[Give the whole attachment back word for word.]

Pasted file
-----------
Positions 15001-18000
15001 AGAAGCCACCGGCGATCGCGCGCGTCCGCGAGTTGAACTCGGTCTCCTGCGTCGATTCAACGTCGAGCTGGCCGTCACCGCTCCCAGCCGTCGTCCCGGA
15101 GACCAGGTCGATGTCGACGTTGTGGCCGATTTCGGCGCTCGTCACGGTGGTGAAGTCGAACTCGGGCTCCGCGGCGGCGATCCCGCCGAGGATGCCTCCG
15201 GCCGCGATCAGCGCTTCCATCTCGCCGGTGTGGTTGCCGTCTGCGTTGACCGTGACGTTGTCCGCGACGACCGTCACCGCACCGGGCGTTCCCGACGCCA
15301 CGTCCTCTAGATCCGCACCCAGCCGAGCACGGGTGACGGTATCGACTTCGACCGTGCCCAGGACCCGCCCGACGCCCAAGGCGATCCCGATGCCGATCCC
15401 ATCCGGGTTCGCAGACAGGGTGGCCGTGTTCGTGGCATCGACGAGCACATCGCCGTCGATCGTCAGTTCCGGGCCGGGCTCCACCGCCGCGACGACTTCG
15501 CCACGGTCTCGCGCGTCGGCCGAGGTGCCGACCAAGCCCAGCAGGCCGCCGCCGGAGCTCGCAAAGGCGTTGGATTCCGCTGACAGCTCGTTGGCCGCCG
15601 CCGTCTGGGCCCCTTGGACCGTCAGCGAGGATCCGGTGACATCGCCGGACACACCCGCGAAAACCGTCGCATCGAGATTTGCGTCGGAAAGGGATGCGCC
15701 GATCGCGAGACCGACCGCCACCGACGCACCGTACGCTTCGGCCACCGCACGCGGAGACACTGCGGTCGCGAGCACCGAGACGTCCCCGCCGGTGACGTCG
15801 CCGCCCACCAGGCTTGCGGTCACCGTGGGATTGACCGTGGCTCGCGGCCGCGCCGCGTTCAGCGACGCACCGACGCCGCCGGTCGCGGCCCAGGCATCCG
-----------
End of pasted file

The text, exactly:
Positions 15001-18000
15001 AGAAGCCACCGGCGATCGCGCGCGTCCGCGAGTTGAACTCGGTCTCCTGCGTCGATTCAACGTCGAGCTGGCCGTCACCGCTCCCAGCCGTCGTCCCGGA
15101 GACCAGGTCGATGTCGACGTTGTGGCCGATTTCGGCGCTCGTCACGGTGGTGAAGTCGAACTCGGGCTCCGCGGCGGCGATCCCGCCGAGGATGCCTCCG
15201 GCCGCGATCAGCGCTTCCATCTCGCCGGTGTGGTTGCCGTCTGCGTTGACCGTGACGTTGTCCGCGACGACCGTCACCGCACCGGGCGTTCCCGACGCCA
15301 CGTCCTCTAGATCCGCACCCAGCCGAGCACGGGTGACGGTATCGACTTCGACCGTGCCCAGGACCCGCCCGACGCCCAAGGCGATCCCGATGCCGATCCC
15401 ATCCGGGTTCGCAGACAGGGTGGCCGTGTTCGTGGCATCGACGAGCACATCGCCGTCGATCGTCAGTTCCGGGCCGGGCTCCACCGCCGCGACGACTTCG
15501 CCACGGTCTCGCGCGTCGGCCGAGGTGCCGACCAAGCCCAGCAGGCCGCCGCCGGAGCTCGCAAAGGCGTTGGATTCCGCTGACAGCTCGTTGGCCGCCG
15601 CCGTCTGGGCCCCTTGGACCGTCAGCGAGGATCCGGTGACATCGCCGGACACACCCGCGAAAACCGTCGCATCGAGATTTGCGTCGGAAAGGGATGCGCC
15701 GATCGCGAGACCGACCGCCACCGACGCACCGTACGCTTCGGCCACCGCACGCGGAGACACTGCGGTCGCGAGCACCGAGACGTCCCCGCCGGTGACGTCG
15801 CCGCCCACCAGGCTTGCGGTCACCGTGGGATTGACCGTGGCTCGCGGCCGCGCCGCGTTCAGCGACGCACCGACGCCGCCGGTCGCGGCCCAGGCATCCG